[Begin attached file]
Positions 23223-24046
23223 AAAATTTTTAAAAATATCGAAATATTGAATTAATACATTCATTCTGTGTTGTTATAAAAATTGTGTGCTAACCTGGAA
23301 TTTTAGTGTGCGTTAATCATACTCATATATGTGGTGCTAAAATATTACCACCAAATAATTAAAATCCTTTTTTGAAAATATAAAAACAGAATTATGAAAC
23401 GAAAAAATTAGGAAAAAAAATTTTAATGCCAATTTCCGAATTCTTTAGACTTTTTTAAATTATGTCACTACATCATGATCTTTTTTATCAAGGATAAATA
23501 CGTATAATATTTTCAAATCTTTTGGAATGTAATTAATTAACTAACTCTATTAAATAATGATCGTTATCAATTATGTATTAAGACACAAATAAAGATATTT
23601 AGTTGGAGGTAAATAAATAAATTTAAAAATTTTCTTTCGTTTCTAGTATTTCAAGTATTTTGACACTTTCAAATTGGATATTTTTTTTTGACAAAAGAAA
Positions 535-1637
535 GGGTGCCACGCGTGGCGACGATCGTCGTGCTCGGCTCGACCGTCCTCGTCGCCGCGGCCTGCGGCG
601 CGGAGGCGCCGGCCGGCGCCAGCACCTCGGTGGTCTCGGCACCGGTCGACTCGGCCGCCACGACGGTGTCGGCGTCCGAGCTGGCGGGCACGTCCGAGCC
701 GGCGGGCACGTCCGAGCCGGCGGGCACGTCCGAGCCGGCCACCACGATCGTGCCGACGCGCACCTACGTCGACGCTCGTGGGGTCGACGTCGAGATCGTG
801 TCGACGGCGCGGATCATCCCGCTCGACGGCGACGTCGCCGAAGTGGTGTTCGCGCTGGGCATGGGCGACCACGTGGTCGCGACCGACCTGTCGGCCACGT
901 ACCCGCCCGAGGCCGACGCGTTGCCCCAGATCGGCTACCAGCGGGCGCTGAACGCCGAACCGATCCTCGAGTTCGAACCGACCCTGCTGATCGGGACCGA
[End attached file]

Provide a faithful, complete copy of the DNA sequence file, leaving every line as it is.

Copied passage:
Positions 23223-24046
23223 AAAATTTTTAAAAATATCGAAATATTGAATTAATACATTCATTCTGTGTTGTTATAAAAATTGTGTGCTAACCTGGAA
23301 TTTTAGTGTGCGTTAATCATACTCATATATGTGGTGCTAAAATATTACCACCAAATAATTAAAATCCTTTTTTGAAAATATAAAAACAGAATTATGAAAC
23401 GAAAAAATTAGGAAAAAAAATTTTAATGCCAATTTCCGAATTCTTTAGACTTTTTTAAATTATGTCACTACATCATGATCTTTTTTATCAAGGATAAATA
23501 CGTATAATATTTTCAAATCTTTTGGAATGTAATTAATTAACTAACTCTATTAAATAATGATCGTTATCAATTATGTATTAAGACACAAATAAAGATATTT
23601 AGTTGGAGGTAAATAAATAAATTTAAAAATTTTCTTTCGTTTCTAGTATTTCAAGTATTTTGACACTTTCAAATTGGATATTTTTTTTTGACAAAAGAAA
Positions 535-1637
535 GGGTGCCACGCGTGGCGACGATCGTCGTGCTCGGCTCGACCGTCCTCGTCGCCGCGGCCTGCGGCG
601 CGGAGGCGCCGGCCGGCGCCAGCACCTCGGTGGTCTCGGCACCGGTCGACTCGGCCGCCACGACGGTGTCGGCGTCCGAGCTGGCGGGCACGTCCGAGCC
701 GGCGGGCACGTCCGAGCCGGCGGGCACGTCCGAGCCGGCCACCACGATCGTGCCGACGCGCACCTACGTCGACGCTCGTGGGGTCGACGTCGAGATCGTG
801 TCGACGGCGCGGATCATCCCGCTCGACGGCGACGTCGCCGAAGTGGTGTTCGCGCTGGGCATGGGCGACCACGTGGTCGCGACCGACCTGTCGGCCACGT
901 ACCCGCCCGAGGCCGACGCGTTGCCCCAGATCGGCTACCAGCGGGCGCTGAACGCCGAACCGATCCTCGAGTTCGAACCGACCCTGCTGATCGGGACCGA